The Islamist Hamas rulers of Gaza must stop killings and torture of political rivals that have left several dozen people dead since the start of the year, Human Rights Watch (HRW) said yesterday.
“Hamas should end its attacks on political opponents and suspected collaborators in Gaza, which have killed at least 32 Palestinians and maimed several dozen more during and since the recent Israeli military offensive,” the New York-based group said in a report.
The killings outlined in the 26-page report began after Israel launched its massive offensive on the coastal strip in December, setting off “arbitrary arrests and detentions, torture, maimings by shooting and extrajudicial executions by alleged members of Hamas security forces.”
During the 22-day war, 18 men were summarily executed, most suspected of collaborating with Israel, and in the three months since there have been “14 more killings, at least four of them of people in detention,” HRW said.
“During Israel’s attack on Gaza, Hamas moved violently against its political opponents and those deemed collaborators with Israeli forces,” said Joe Stork, deputy director of HRW’s Middle East and North Africa division.
Most of the 18 men killed during the war had escaped from Gaza’s main prison after Israeli aircraft bombed the building, and they were subsequently tracked down and shot.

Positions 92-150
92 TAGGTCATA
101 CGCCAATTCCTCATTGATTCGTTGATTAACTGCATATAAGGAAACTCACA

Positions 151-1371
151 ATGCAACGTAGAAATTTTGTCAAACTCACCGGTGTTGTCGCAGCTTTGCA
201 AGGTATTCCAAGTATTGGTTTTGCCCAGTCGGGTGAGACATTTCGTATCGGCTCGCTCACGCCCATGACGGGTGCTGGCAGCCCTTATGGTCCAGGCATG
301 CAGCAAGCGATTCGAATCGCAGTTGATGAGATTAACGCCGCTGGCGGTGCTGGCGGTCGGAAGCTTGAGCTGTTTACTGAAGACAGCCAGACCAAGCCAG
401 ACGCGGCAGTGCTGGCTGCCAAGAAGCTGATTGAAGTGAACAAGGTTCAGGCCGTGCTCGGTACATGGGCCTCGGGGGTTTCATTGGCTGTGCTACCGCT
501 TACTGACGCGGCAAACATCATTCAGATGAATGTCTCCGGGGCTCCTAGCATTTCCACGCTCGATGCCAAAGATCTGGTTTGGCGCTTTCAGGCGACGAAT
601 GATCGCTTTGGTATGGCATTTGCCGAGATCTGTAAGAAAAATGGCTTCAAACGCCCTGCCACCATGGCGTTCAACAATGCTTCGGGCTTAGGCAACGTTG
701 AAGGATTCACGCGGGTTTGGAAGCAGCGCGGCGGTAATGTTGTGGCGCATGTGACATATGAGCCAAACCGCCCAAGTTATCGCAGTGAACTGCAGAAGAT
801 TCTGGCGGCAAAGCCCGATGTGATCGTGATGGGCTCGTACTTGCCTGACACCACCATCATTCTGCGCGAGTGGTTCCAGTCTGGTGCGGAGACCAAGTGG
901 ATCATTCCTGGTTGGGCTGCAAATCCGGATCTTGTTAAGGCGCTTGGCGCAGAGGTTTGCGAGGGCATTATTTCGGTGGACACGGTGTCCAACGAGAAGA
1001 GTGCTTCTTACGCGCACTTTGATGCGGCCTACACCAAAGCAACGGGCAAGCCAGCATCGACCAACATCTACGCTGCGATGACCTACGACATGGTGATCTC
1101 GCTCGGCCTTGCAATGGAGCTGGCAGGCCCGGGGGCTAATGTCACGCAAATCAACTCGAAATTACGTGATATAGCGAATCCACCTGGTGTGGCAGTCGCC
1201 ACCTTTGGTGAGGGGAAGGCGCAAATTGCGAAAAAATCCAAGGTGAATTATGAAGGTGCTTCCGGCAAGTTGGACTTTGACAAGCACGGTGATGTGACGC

SHOT IN THE LEGS
During the Israeli onslaught, Hamas security forces also physically attacked known members of the rival secular Fatah party of Palestinian President Mahmoud Abbas, whose supporters it ousted from Gaza in deadly infighting in June 2007.
“The widespread practice of maiming people by shooting them in the legs is of particular concern,” the report said.
It said 49 people had been shot in the legs and 73 Gazan men had their legs and arms broken between the start of the war and the end of January.
“Physical abuse, including torture, maimings, and summary executions, is strictly forbidden under all circumstances,” it said.
“Under international law, detentions cannot be arbitrary or target a group or category of persons for political as opposed to genuine security grounds,” it said.
Even after the war ended on Jan. 18 with unilateral ceasefires by Israel and Hamas, “the unlawful arrests, torture and killings in detention continued... mocking Hamas’s claims to uphold the law,” the report said.
Although the number of incidents has decreased this month, “Hamas authorities are still failing to address seriously the crimes by security forces during and after the Israeli attacks.”
Hamas has set up a committee to look into the deaths in detention.
“Four investigations into 32 deaths are not enough,” Stork said.
The report also said that in the Israeli-occupied West Bank, which is controlled by Abbas, Fatah loyalists have increased “repressive measures” against Hamas members and supporters, with 31 people telling rights groups they had been tortured by security forces.